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History and Literature: Key to Passing the Let

Passing the LET and becoming a competent education graduate require a great deal of at least everything. It is known to many that teachers are jacks-of-all- trades and basic knowledge of mathematics, science, politics and current events is a determiner to becoming a teacher. Also, these determiners are not worth mentioning without emphasizing the importance of history and literature. Teachers and future teachers are expected to have enough, if not wide, perception, grasp and understanding of literature since literature is a part of a teacher’s daily life.

Literature can be used for “teaching, rebuking, correcting and training a child, as said by Saul of Tarsus in his second letter to Timothy (3. 16). Literature “fills a much-needed gap” for teachers, according to the twentieth century educator and author of The Greek Drama, Moses Hadas. These gaps which Moses refers to are gray areas that teachers should have much idea about: moral dilemma, relationship issues, attitudinal issues, etc. But since literature makes “a thousand persons in an individual (C. S. Lewis), it fills the gaps for teachers to have enough to say in their authentic lessons.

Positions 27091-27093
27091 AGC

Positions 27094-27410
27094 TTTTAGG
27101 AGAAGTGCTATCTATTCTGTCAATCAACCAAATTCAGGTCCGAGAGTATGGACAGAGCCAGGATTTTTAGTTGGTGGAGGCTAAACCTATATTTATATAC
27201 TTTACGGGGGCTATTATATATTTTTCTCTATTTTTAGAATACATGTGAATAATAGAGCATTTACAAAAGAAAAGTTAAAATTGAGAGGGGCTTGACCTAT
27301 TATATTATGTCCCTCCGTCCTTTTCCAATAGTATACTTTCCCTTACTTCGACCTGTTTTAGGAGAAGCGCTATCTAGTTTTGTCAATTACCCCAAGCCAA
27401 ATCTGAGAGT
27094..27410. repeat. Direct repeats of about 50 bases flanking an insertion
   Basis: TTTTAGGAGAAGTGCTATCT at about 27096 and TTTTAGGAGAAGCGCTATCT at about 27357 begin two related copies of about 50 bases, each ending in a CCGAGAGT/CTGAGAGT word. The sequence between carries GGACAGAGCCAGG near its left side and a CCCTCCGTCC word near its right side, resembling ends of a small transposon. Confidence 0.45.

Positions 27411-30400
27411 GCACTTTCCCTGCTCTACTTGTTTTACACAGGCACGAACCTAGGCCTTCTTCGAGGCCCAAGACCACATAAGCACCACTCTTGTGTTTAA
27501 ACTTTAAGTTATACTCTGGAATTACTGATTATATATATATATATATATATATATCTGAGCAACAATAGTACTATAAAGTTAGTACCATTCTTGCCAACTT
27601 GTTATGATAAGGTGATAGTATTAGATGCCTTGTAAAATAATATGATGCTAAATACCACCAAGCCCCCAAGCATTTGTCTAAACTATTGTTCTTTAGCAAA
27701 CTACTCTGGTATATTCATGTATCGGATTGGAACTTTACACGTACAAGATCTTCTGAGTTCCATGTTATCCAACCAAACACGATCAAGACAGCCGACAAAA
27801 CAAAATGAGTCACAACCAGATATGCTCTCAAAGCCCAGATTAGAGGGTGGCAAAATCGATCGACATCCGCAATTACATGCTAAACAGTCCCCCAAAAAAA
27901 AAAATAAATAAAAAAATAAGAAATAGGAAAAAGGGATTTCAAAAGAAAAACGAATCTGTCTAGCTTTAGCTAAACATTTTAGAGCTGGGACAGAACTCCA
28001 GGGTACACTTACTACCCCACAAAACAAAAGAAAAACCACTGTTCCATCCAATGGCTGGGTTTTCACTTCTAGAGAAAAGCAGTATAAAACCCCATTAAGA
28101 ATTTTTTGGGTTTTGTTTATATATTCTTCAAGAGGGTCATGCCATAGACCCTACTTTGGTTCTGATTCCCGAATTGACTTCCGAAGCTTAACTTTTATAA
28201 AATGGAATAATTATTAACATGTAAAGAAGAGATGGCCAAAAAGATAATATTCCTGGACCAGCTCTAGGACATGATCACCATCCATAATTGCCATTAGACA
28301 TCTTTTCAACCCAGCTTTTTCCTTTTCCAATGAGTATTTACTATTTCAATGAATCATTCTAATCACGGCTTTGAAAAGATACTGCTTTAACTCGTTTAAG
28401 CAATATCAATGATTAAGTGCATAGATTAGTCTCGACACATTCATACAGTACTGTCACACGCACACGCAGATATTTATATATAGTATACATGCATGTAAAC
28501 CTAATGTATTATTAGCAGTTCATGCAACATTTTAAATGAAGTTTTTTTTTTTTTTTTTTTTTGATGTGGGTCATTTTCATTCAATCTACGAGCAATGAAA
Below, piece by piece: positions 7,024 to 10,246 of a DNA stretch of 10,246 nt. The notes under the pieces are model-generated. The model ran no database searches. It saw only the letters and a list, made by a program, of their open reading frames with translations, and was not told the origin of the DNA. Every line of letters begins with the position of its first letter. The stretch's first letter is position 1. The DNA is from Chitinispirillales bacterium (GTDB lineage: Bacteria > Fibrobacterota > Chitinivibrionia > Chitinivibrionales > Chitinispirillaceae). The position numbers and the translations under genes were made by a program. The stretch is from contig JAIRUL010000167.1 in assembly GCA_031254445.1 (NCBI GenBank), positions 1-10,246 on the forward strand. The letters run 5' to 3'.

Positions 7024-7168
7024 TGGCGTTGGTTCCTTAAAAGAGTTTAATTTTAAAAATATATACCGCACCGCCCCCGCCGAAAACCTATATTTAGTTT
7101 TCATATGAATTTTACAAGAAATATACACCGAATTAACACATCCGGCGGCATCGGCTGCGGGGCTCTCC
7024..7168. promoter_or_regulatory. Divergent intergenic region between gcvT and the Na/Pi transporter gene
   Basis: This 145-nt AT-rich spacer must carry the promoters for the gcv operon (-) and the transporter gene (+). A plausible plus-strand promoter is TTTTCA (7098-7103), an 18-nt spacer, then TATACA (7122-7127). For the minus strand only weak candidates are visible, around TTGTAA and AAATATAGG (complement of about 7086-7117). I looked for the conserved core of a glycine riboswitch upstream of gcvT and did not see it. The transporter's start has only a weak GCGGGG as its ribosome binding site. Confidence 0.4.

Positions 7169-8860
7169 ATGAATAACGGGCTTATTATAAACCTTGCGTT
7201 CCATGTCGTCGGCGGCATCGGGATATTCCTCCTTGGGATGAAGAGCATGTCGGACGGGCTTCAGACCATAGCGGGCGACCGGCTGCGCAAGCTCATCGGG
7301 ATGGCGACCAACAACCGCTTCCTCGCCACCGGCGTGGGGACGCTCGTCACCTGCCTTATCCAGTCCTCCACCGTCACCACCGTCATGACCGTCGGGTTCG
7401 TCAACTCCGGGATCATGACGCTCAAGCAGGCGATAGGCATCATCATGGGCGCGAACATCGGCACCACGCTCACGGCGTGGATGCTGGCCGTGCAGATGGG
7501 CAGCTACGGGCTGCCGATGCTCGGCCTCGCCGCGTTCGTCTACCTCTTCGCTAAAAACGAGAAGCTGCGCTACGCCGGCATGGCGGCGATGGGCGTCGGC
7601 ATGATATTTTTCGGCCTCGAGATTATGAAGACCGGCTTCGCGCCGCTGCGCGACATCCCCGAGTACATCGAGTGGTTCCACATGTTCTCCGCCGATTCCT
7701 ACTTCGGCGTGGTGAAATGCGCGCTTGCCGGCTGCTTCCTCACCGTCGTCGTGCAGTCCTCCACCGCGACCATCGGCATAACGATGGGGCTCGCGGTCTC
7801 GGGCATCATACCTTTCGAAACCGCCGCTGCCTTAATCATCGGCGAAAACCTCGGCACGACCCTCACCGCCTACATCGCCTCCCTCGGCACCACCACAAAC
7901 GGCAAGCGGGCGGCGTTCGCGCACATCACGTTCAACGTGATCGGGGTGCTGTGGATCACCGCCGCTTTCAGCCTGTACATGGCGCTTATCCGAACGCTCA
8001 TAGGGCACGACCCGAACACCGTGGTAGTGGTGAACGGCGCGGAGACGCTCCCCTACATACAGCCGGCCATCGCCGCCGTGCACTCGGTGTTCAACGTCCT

Teachers and future teachers, aside from being authentic educators, are also expected to have something to say about history. Teaching learners to learn from the mistakes of history is what Huxley (Case of Voluntary Ignorance, 1959) tried to emphasize. History and literature work hand-in-hand. Literature is a product of history and history, a product of literature. Literature helps in the understanding of history and history gives way to the interpretation of literature. Therefore, knowledge of history is the key to understanding literature. It serves as a schema. It acts as a background.

Background knowledge is a very important element in the assimilation of new information. It facilitates understanding and thrusts further learning. In any kind of learning, background knowledge is needed in one way or another. Graff mentioned in his book, Professing Literature (2007), that “literature is history written in a viewpoint” and that “criticism and history were aspects of a total activity of literary understanding. ” Facts stated above are driving forces that push the researchers to determine students’ performance and perception towards their study of Philippine History, Philippine Literature and World History in BSE.

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